|Born||in Dewsbury, Yorkshire, England, UK|
Mini Bio (1)
After graduating in English Literature, Philip Hinchcliffe worked for a travel company and as a teacher before becoming a script editor for the television company Associated Television. After extensive experience of working with writers and scripts for a number of shows, he began to set his sights on moving into the production side and gained experience as an associate producer.
In the spring of 1974 he joined the BBC to take his first full production job after the corporation's head of serials, William Slater, offered him the role of producer of the popular science-fiction series Doctor Who (1963). He teamed up with script editor Robert Holmes, an experienced television drama writer, and produced three seasons of the programme which were broadcast between January 1975 and April 1977. He led the show into darker, more dramatic storylines, which resulted in unprecedented levels of both popularity and controversy for the series. Television watchdog Mary Whitehouse became a frequent critic of the series during this period, considering it too violent and horrific to be shown at a time when children would be watching. The frequency of her complaints caused growing concern amongst Hinchcliffe's superiors at the BBC, although they publicly backed the producer as he was delivering consistently high viewing figures. After Whitehouse wrote a particularly strong letter to the BBC in November 1976 about the serial The Deadly Assassin, in which she accused the BBC of ignoring its own guidance on the portrayal of violence on television, an apology from BBC Director-General Charles Curran marked a change in the BBC's policy. Hinchcliffe and the BBC agreed that he should be moved on to producing other programmes at the end of that season and his successor, Graham Williams, was ordered to lighten the tone of Doctor Who (1963).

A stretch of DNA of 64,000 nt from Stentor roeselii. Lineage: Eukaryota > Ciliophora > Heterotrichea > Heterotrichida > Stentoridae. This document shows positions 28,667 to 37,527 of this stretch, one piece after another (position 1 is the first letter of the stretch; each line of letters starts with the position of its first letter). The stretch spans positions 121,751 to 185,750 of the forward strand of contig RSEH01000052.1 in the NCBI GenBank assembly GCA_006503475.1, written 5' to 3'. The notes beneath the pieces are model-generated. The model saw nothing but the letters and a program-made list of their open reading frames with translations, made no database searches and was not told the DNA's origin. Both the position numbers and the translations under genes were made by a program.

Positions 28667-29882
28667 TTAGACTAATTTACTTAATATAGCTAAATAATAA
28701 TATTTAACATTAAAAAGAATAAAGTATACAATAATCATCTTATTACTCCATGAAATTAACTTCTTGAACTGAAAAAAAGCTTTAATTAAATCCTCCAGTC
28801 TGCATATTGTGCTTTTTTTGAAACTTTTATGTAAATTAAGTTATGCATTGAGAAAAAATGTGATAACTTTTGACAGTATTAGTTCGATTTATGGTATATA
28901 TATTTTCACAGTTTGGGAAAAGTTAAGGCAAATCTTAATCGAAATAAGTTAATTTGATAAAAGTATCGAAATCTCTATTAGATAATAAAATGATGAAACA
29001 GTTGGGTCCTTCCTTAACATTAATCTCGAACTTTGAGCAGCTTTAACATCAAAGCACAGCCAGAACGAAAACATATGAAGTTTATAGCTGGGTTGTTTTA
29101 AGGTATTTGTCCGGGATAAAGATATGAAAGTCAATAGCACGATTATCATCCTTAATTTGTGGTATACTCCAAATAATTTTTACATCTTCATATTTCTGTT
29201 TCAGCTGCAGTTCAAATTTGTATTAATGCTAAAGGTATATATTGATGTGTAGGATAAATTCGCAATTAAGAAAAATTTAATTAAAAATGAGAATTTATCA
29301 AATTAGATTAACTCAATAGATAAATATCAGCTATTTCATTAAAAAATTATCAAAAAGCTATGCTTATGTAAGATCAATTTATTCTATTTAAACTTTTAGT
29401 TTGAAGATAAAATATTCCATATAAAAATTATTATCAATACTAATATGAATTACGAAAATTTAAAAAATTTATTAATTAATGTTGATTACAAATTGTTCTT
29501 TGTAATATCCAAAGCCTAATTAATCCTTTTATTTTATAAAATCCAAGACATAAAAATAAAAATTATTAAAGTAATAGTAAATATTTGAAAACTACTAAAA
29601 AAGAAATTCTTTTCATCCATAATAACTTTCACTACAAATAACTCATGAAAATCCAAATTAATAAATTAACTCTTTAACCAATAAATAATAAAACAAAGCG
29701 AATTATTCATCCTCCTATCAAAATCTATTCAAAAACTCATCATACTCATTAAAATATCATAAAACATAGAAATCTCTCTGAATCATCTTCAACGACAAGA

Hinchcliffe's next series was Target (1977), a police series that was intended as the BBC's answer to ITV's popular The Sweeney (1975), although it failed to capture the same degree of popularity and only lasted for two series. Nevertheless, Hinchcliffe would spend the next two decades as one of British television drama's most successful producers, working on series such as Private Schulz (1981) and the long-running Taggart (1983).
Although he has worked on numerous productions, Hinchcliffe is still most famous for his time on the legendary television series Doctor Who (1963), which is still considered the strongest period of the show by many fans. He also wrote novelisations of The Keys of Marinus, The Seeds of Doom and The Masque of Mandragora. Since retiring from television, Hinchcliffe has recorded numerous interviews and commentaries on DVD releases remembering his time on the show.
- IMDb Mini Biography By: Anonymous